Photo courtesy of Linying

The first track, “Take Me To Your House,” is a melancholy cacophony of lush textures and transformative melodies. A previous relationship inspired Linying to explore the feelings of pining for a hopelessly elusive connection. “There was a point in my last relationship where my ex had moved into a new house and I spent weeks being sad that he hadn’t given me a key. It felt like a perfect metaphor: standing outside and wishing so badly to be let in, when really… wrong house,” she stated. The deep lyrics and distinct melodies of the track expertly set the tone for the rest of the EP.

Linying was encouraged to play the tack piano and accordion for the track for the first time on “Porcupine.” The distinct tone of the instruments and their contributions to the moody yet sweetly off-kilter atmosphere of the track fascinated her. “Porcupine” is a gentle reminder to myself that I can get so caught up in chasing an outcome I end up losing sight of what I need,” she said. “It’s a way of saying, ‘Get a hold of yourself. Don’t leave yourself behind.” The blunt but poignant lyrics of the track clearly articulate Linying’s awareness of these tendencies and internal conflicts surrounding them.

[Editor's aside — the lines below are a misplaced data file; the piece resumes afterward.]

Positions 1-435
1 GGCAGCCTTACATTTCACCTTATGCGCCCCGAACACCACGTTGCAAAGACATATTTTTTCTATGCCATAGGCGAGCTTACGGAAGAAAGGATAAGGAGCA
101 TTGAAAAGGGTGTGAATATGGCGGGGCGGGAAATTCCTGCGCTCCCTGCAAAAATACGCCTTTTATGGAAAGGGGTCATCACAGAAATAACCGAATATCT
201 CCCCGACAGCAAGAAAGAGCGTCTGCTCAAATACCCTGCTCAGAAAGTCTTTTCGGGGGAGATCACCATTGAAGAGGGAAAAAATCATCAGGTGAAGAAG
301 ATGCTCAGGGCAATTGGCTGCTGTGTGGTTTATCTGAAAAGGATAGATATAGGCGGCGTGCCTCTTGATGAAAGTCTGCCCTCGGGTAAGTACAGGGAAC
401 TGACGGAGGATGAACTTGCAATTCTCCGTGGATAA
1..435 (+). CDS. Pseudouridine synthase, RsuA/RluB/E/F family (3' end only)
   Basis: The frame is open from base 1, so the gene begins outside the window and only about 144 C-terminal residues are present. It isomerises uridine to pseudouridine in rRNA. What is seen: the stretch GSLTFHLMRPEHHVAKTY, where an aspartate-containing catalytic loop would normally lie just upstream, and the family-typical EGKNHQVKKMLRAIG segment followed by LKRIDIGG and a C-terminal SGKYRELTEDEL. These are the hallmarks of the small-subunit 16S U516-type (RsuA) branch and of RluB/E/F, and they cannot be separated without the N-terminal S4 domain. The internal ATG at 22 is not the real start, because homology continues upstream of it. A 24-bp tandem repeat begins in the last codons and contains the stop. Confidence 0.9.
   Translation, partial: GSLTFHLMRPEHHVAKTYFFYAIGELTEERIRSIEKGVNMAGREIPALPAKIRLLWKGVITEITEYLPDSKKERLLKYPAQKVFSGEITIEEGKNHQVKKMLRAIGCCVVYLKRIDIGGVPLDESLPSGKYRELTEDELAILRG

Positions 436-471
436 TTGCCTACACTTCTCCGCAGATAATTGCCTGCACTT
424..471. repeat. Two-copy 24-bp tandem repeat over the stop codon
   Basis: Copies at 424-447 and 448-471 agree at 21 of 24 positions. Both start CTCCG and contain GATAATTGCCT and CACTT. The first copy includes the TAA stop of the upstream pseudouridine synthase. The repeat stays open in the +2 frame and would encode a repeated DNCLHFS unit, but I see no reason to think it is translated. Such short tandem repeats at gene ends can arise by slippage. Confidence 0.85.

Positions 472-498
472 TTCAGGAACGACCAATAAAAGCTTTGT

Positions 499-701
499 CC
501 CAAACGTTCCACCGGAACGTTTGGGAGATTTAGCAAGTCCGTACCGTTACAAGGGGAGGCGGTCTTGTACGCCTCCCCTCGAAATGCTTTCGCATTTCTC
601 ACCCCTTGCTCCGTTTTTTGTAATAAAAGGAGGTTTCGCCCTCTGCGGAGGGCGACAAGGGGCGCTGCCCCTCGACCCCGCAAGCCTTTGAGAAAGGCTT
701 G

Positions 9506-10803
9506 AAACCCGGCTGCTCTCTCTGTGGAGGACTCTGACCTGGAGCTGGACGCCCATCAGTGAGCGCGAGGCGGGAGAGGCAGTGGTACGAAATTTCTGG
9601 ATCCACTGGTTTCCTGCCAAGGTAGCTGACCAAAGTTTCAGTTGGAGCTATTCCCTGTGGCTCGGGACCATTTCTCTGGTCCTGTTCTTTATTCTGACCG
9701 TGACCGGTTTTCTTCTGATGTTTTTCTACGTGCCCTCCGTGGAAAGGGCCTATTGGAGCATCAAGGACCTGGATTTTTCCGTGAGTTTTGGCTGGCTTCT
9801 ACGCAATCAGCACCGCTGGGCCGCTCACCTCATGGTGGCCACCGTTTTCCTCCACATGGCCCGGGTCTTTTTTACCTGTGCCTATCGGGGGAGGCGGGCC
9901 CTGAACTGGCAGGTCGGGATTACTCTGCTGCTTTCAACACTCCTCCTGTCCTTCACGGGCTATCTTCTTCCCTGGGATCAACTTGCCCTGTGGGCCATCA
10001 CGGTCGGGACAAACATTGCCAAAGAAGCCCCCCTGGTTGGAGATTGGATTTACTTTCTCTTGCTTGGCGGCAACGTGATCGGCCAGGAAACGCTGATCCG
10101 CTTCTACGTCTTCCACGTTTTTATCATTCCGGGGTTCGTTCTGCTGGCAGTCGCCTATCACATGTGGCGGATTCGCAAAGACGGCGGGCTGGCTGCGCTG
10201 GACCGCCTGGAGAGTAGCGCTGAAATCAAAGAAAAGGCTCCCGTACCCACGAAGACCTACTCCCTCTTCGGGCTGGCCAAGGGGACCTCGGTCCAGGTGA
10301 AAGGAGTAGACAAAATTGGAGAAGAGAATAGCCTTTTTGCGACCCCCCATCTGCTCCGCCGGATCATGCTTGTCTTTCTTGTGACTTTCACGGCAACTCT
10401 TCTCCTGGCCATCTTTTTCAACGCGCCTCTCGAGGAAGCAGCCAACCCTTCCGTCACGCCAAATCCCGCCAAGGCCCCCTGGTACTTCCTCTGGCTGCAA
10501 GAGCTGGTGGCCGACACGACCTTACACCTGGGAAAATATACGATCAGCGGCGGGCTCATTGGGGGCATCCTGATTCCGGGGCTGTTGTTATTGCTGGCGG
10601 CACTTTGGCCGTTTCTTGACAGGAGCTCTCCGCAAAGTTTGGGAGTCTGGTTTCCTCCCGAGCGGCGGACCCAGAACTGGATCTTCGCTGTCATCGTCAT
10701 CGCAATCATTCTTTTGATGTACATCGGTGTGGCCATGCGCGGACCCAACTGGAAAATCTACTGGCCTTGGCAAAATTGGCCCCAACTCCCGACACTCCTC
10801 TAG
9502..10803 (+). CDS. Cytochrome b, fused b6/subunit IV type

Photo courtesy of Michell Mei

Conversely, “Happiness” arrives as a burst of pure euphoria. It rushes forward on vibrant rhythms as she channels the thrill of post-breakup freedom. “In the past, endings had always left me with a mournful feeling, but this time it was more complex. There was liberation, but there was also fear. There was the delight of desiring and being desired, and then there was the peace of knowing it was all going to be okay,” said Linying. “I wanted to translate that feeling of bliss, and it all came together so instinctively.” The artist has played the track for herself several hundred times. “You can’t help but get up and move,” she exclaimed.